LETTER: Boy Scouts demonstrate resilience - Odessa American: Letters To Editor

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LETTER: Boy Scouts demonstrate resilience

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Posted: Sunday, July 3, 2011 12:00 am | Updated: 4:09 pm, Mon Aug 27, 2012.

Most folks in this area have had recent, and in many cases, frightening experiences with drought born wildfires. The Boy Scouts of the Buffalo Trail Council are no exception. The Buffalo Trail Scout Ranch (BTSR) is located in the heart of the Davis Mountains, site of the historically devastating Rock House fire.

And, the well-known Boy Scout camp has shared in the fire damage with more than 8,000 of its 9,000 acres burned. Despite the losses, BTSR opened this week for business as usual. Well, maybe not as usual, but certainly with the same pride, attention to quality of experience and commitment to the use of the great outdoors as the classroom of choice for developing the good charac,ter of boys.

In late spring when it became apparent that the Rock House fire threatened BTSR, a critical incident team of volunteers and Buffalo Trail Council staff began meeting as needed, often daily, to assess the risk, coordinate with emergency officials and make decisions regarding BTSR personnel and other assets.

Other assets included the Scout ranch’s herd of 58 horses, a few Longhorns, and some odd number of goats and chickens. After the safety of Camp staff, job one was moving livestock.

This was no small task as camp horses graze during off-season in multiple pastures, and it generally takes two to three days of round-up in each pasture to bring the animals down to base camp. The Council’s volunteer horse committee did this job with amazing speed and caution and, through the generosity of a Fort Davis neighbor, horses were quickly moved onto private ranch corrals away from the fire zone.

Day by day, the risk to the camp changed with fire at one point coming within 10 feet of base camp structures. Council volunteers and staff worked alongside emergency personnel.

All in all, BTSR was evacuated three times before the fire was declared fully under control. During this time, critical incident Committee members set a deadline for the final decision regarding whether to hold camp this summer.

The decision hinged on balancing the time needed to notify camp participants, many of whom are out of state, with a realistic assessment of damage to outback program areas and critical water supply systems.

Lyman Gifford, Executive Director of the Buffalo Trail Council, stayed on site, attending emergency briefings and participating in ground and aerial surveys, as the deadline neared. Finally, although it was clear that significant work had to be done quickly, the decision was made to hold camp.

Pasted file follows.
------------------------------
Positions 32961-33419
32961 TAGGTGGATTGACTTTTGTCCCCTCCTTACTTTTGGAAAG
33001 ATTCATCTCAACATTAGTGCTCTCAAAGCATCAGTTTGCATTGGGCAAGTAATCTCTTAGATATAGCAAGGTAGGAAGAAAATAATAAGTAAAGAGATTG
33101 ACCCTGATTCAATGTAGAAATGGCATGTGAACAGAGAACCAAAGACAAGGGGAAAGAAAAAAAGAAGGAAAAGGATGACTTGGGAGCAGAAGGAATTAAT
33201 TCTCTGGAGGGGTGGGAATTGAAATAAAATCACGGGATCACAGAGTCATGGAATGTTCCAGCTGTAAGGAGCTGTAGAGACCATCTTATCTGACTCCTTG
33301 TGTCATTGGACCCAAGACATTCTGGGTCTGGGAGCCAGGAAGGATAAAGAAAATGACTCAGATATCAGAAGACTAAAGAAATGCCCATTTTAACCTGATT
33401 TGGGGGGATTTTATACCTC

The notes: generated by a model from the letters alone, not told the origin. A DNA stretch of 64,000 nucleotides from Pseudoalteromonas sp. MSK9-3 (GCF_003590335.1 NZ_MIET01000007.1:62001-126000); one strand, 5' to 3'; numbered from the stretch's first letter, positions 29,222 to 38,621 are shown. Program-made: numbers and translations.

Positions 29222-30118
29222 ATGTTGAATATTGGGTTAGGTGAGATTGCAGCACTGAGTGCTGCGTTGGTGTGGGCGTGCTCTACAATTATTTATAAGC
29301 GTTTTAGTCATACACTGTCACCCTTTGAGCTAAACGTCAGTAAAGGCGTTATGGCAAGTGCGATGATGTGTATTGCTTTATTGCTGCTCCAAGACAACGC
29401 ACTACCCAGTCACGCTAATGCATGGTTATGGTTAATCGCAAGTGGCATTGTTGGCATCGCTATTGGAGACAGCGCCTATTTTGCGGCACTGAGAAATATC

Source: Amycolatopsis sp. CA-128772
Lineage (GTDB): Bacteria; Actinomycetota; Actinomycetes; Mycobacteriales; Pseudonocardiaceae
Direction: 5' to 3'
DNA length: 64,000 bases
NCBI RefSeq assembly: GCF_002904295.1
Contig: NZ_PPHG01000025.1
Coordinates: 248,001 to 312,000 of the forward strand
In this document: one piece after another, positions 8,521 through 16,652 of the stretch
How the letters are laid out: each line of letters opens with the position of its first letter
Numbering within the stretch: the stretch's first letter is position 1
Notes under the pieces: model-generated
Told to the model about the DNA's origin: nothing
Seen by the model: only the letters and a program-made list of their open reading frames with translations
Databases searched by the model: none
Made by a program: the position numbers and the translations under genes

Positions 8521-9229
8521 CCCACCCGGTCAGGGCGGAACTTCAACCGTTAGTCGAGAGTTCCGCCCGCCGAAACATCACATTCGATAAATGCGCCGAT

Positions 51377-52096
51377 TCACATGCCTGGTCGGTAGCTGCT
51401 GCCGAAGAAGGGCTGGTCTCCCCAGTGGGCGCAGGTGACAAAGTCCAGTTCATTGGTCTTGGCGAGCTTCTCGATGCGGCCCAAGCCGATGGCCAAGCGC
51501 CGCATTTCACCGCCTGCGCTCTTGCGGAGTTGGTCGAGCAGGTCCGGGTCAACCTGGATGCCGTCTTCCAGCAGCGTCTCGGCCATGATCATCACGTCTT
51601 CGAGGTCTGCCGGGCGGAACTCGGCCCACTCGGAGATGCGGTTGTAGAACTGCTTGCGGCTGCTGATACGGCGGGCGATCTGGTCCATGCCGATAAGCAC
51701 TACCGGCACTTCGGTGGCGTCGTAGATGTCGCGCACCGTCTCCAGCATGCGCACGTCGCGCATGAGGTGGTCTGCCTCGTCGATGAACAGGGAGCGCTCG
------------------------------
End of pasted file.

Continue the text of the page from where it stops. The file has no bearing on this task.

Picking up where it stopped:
Each summer, BTSR serves more than 4,000 Scouts and adult volunteers. The camp is known throughout the Boy Scouts of America community as a strong rival to Philmont, the revered Boy Scout facility in New Mexico. BTSR has a range of programs for Scouts of all ages and abilities.

Its High Adventure venue includes weeklong hiking through rugged terrain, horseback riding and camping, Mountain Man camp where participants live for two weeks away from civilization, Circle H Ranching where Scouts experience early ranch life, a simulated cavalry program, and activities designed for Venture Scouts who include both young men and women.

In addition, BTSR connects with its neighbors in Balmorhea to teach SCUBA diving, at Fort Davis to teach area history and at McDonald Observatory to introduce Scouts to the mysteries of the universe. BTSR is considered a critical component of the Fort Davis economy and is a critical asset for the mission of Scouting. BTSR exemplifies the best of West Texas.

Now the fire is out, the skies are clear and campers are settling in at BTSR to build lifetime memories. However, the Buffalo Trail Council is not at ease. Loss of critical pasture land has left the Council facing a one to two year unexpected feed bill for its gentle, well-trained horses, and an emergency fund-raising campaign is underway. Volunteers are still repairing trails and restoring program areas. Insurance claims are being filed and outback water systems are being replaced.

Camp activities are being adapted to avoid damaged areas. Camp staff and Scout leaders are integrating education in how the environment repairs itself into every camp program. And the Boy Scouts are doing what they do best – testing themselves in the great outdoors, challenging and achieving, developing leadership skills and preparing to become strong adults of good character.

Well done Buffalo Trail Council.

 Deana M. Savage is president of the Buffalo Trail Council of the Boy Scouts of America.


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